In the Roosevelt Institute study I mentioned above, the pension funds paid out $7.1 billion in fees to hedge fund managers. That works out to $0.57 on every dollar in profits to the fund managers. Basically, the fees were 57% of profits.

In the New York City example, the pension fund paid $2.5 billion in fees to make $40 million.

These fees are basically coming out of the pockets of teachers, cops, and firemen. On $450 billion, that’s $9 billion in fees that gets spent on Ferraris and mansions for the hedge fund managers.

And if you really want to get pissed, just consider that these same hedge fund managers can leave their ill-gotten fee income invested in their own funds and then use the carried interest rules and pay around 20% in income tax!

All told, it’s pretty ugly: Hedge fund managers take billions that should be going to cops, teachers, and firemen, enrich themselves instead, and then pay less in taxes than these same teachers, firemen, and cops.

I tell ya, there’s some kickbacks or some kind of revolving door going on here. There’s just no way this should be legal.

The Truth About Beating Them

I wish I had a good reason as to why states keep putting money into hedge funds, but I don’t. You can blame the Fed for the steadily eroding standard of living of the American middle class if you want, but that’s not it.

It’s basic corruption. That’s the problem today.

Whether at the state or federal level, our politicians have become greedy money-grabbers. In the big picture, it’s undermining the whole idea of the American Dream. And it’s also lowering the standard of living of the average American, as some of our individual wealth is being consistently siphoned off to line the pockets of the political and financial elite.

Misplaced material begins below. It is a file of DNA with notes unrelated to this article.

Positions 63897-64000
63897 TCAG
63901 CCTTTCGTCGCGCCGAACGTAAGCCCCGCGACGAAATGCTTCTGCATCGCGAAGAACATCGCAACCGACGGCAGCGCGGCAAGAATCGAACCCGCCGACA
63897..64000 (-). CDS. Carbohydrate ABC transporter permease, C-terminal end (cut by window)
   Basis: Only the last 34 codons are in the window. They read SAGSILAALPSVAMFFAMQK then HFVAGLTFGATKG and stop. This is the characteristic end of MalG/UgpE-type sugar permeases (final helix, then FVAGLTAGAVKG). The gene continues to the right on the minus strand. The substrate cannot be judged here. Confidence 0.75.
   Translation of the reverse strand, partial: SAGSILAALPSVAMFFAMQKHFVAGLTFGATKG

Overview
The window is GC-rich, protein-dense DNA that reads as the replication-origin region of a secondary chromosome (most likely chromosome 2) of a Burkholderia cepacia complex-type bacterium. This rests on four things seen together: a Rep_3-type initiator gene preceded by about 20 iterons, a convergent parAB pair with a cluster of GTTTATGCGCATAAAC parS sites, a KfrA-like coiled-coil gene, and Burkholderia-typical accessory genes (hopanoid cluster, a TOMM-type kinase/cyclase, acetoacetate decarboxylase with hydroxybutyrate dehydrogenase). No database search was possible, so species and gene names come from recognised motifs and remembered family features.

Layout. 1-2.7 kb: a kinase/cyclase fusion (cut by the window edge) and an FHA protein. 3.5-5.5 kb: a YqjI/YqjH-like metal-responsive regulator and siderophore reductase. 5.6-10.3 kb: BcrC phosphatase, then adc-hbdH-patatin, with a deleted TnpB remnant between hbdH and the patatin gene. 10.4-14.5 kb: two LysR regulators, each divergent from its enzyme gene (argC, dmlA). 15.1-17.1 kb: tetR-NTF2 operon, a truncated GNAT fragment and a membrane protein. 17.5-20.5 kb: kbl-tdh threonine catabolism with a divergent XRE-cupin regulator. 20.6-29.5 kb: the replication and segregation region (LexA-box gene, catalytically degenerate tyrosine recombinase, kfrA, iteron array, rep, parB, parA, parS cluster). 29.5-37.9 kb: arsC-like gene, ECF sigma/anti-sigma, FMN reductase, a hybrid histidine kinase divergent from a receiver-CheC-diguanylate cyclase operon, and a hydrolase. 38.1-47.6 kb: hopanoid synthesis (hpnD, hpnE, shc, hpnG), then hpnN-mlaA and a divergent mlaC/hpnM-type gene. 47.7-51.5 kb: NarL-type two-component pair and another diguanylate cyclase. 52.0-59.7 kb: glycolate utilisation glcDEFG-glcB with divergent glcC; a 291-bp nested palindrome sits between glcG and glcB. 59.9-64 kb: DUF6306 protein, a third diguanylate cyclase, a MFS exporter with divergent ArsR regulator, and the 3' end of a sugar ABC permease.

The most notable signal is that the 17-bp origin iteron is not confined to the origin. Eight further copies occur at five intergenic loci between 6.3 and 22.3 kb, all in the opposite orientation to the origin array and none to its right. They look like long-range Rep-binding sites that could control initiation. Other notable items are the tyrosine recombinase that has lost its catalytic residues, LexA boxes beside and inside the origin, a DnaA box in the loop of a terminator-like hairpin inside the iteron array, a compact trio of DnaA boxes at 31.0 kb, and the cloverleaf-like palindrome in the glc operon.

Now, I don’t want to leave you with a purely cynical, pessimistic article. So let me share a little research that shows how truly easy it is get ahead by taking care of your own investments rather than leaving them to the “professionals.”

Check out this table, from a blog called A Wealth of Common Sense

SPX time frames

There are a couple really compelling factoids that go along with this table, like that the worst 20-year performance for the S&P 500 (NYSEARCA:SPY) was a gain of 54%. Even more incredible, the worst 30-year performance was an 854% gain.

Stocks may be up or down on a particular day. But over time, the data gets overwhelming.

This should be comforting, because it proves time is your greatest asset. Not fancy strategies, not incredible stock-picking skills. Just time.

Buy an S&P 500 index fund of you want. Or focus on great brands and great companies. You see them every day — companies like Disney, Starbucks, Ford, or Apple.

That’s what I do in my Wealth Advisory newsletter. We’ve got gains like 97% on Bank of America, 151% on Boeing, and 175% on Starbucks.

Companies like these aren’t going away. As the U.S. population grows, so will their revenue, earnings, and dividends. And so will the money you have invested in them. It really can be that easy.